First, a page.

I recently heard about a study that found that people who read and study nutritional food labels weigh, on average, about nine pounds less than people who don’t. Suffice it to say that I have purchased an extra set of reading glasses to take with me to the grocery store from now on (so much easier than an early-morning run).
When you stop and think about it, the results of this study really aren’t all that surprising. We know that information has the power to help us make better decisions, and thereby to help us change and improve the way we navigate our world. The challenge lies in communicating this knowledge so that it is clear and useful, and leads to fully informed (thus better) decisions.
The current Nutrition Facts label familiar to most of us was first designed in the early 1990’s in compliance with the U.S. Nutrition Labeling and Education Act (NLEA). The food ingredient panel lists the serving size as well as the calories, percentage of the Minimum Daily Requirement (MDR) of various vitamins, and substances present in one serving, as in the following example I found at the U.S. Food and Drug Administration website.
These labels offer loads of information, much of it useful. What they don’t do is tell people whether something is really beneficial — in every sense of the word. With a different set of criteria and some clear graphics, food packages could tell us a lot more, a lot faster.
Enter the University of California Berkeley’s School of Journalism and a contest called Rethink the Food Label. Designers were told they could either incorporate the nutrition label’s existing breakdown of fats, sugars, vitamins, calorie counts, and percent of daily values; or re-imagine the label to include geography, food quality, food justice, carbon footprint, and|or lesser-known chemosensory characteristics. (Chemo-what characteristics, you ask? I believe this means chemical additives, but let me know if you have a better interpretation).
The sponsors of the contest sought informative, instructive, clear, and memorable designs with the potential to inspire better food and nutrition literacy. (I personally want that magic label that guarantees that I will weigh 9 pound less if I simply read it.)
The winning entry was created by San Francisco designer Renee Walker. Here’s an example of her creative work:
Her re-design shows the proportion of each ingredient in the food product, using simple, clear graphics to impart information. For example, in the apple label above, the box, or tree map (a visual representation of the ingredients in the food) is completely red, meaning that when you eat an apple, you are getting 100% apple. In contrast, the macaroni and cheese visual (bottom right) of ingredients shows that when you eat mac and cheese, you’re eating mostly wheat, cheese, a small amount of milk, and some additives and preservatives.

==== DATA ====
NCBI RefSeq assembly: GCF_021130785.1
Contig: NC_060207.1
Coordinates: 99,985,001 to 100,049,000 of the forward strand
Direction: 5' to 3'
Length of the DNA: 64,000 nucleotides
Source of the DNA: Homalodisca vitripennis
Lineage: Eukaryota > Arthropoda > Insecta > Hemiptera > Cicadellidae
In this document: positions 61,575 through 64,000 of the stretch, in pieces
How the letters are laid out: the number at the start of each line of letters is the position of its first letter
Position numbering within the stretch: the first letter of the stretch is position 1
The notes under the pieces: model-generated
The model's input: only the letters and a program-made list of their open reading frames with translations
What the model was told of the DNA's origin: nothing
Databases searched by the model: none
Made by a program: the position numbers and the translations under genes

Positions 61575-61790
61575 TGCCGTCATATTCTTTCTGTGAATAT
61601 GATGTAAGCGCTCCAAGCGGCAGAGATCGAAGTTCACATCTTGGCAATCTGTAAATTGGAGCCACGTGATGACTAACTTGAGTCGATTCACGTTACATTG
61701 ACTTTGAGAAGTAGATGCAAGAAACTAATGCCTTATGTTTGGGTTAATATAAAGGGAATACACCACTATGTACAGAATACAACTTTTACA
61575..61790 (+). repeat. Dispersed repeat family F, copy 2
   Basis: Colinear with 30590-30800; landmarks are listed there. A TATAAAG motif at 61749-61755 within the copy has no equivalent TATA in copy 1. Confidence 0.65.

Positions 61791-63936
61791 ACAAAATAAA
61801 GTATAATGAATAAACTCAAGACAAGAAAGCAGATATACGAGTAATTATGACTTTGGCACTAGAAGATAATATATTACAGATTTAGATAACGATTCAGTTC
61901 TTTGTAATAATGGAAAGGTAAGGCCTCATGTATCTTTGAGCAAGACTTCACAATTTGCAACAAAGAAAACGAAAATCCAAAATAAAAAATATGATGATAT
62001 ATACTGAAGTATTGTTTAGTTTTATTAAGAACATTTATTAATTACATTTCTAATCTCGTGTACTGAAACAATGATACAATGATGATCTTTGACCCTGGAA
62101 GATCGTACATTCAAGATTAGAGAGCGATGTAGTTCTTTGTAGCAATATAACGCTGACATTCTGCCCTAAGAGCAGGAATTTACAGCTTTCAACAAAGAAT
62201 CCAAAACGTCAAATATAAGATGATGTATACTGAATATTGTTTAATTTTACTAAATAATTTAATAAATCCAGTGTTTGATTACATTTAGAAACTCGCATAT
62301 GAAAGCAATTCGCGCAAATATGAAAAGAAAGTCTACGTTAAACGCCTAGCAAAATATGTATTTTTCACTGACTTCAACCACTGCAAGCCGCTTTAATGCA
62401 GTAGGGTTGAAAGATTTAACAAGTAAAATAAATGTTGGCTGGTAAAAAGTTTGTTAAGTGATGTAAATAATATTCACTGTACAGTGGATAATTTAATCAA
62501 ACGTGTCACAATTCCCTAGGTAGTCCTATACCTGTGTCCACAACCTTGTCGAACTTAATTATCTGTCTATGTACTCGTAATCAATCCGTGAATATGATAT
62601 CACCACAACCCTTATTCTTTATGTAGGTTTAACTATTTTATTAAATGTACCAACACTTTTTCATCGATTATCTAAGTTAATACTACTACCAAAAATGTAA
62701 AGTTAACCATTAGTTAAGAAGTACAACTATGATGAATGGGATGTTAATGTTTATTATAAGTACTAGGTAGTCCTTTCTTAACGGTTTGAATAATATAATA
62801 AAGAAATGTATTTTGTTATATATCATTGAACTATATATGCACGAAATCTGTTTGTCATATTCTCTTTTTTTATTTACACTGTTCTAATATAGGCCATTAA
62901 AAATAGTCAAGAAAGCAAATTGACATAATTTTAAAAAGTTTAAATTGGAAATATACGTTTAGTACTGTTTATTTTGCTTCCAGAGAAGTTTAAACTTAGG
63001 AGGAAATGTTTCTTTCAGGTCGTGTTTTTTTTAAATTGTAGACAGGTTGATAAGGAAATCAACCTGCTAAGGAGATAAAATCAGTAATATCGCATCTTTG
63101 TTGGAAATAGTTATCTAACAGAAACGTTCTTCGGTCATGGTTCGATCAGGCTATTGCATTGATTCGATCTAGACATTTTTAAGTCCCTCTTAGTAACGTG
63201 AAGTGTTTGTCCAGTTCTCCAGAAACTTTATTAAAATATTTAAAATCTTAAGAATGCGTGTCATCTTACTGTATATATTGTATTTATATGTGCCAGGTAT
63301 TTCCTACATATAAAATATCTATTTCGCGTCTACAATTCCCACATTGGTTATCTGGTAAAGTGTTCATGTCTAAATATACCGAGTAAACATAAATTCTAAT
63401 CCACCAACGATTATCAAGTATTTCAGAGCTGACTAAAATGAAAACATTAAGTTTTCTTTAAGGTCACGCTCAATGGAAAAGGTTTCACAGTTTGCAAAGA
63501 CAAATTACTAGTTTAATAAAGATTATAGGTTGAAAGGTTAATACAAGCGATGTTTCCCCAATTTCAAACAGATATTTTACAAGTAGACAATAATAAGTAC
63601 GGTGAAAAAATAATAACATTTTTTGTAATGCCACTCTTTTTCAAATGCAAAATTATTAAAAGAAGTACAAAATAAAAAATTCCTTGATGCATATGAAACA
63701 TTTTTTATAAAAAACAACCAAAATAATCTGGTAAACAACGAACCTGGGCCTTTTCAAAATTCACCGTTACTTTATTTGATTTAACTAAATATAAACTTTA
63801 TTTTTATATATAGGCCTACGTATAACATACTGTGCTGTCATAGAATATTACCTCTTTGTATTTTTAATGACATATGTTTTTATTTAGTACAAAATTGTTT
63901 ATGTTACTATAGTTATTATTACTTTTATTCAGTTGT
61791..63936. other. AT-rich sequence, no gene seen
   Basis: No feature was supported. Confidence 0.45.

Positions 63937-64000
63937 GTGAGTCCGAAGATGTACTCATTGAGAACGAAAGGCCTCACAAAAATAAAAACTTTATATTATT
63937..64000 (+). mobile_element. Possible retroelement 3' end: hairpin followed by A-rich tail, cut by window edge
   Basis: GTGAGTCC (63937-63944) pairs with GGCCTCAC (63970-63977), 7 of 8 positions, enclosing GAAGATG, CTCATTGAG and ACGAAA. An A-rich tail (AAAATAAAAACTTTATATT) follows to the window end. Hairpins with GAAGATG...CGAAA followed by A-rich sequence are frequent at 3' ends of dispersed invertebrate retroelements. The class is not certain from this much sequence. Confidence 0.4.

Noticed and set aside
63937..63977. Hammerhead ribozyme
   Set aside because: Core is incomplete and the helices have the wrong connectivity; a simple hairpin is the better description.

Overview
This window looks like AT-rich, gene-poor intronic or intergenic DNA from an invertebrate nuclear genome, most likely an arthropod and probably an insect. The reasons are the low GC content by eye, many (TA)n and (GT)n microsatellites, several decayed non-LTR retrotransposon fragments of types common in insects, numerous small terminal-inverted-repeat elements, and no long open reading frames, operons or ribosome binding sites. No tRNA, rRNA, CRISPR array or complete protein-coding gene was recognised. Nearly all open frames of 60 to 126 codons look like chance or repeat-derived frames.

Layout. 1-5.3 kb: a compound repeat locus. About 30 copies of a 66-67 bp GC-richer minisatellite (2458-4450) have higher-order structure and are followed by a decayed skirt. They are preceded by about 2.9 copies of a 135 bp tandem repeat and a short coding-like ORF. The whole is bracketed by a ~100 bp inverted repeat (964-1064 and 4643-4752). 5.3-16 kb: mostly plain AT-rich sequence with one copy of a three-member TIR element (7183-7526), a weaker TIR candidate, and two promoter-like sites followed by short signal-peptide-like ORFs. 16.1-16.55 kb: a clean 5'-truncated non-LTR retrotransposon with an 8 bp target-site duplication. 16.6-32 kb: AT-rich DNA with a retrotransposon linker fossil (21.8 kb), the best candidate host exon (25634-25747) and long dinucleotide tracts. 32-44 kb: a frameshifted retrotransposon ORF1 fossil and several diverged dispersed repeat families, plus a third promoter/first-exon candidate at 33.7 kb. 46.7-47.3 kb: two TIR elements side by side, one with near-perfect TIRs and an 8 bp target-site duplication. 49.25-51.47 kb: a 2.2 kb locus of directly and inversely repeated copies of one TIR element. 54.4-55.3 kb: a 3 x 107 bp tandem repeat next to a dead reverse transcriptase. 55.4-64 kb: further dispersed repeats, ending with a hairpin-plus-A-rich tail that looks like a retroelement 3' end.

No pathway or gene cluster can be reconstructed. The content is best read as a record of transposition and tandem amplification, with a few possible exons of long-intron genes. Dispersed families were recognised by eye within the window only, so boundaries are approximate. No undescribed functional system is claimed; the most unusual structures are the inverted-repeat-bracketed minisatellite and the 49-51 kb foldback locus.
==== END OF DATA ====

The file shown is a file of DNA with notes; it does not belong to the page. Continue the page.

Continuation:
The serving size and calories are also easy to find and read in Walker’s design. Calorie counts are displayed in large numbers, prominently positioned, and close to a symbol representative of the food’s serving size. For example, in the peanut butter label we can clearly see that there are 190 calories in two tablespoons (one serving) of peanut butter.
I especially like the scale that shows the percent of daily value a food represents in proportion to a 2,000 calorie diet — a concept that I have always struggled to grasp from its portrayal on current food labels. In Walker’s re-design — scale at the top, bar graphs and accompanying percentages below — I now find it quite easy to understand the idea. The addition of the thumb turned up, down, or sideways adds a dimension of information about how beneficial these ingredients may or may not be for me. Looks like I should consider eating less mac and cheese, and more apples and broccoli. Damn these labels.
A few things may need to be worked out with Walker’s design or something like it before the new labels are ready for prime time. For example, I was a bit confused and distracted when I first read the word “carrots” in a list of green vegetables displayed in a green box; and I am a little unsure about what data is being encoded in the two colors on some of the bar graphs. Overall, though, I heartily applaud these re-designed labels. Now I only hope that someone at the NLEA has been made aware of this contest and of Ms. Walker’s clever, creative, useful winning entry.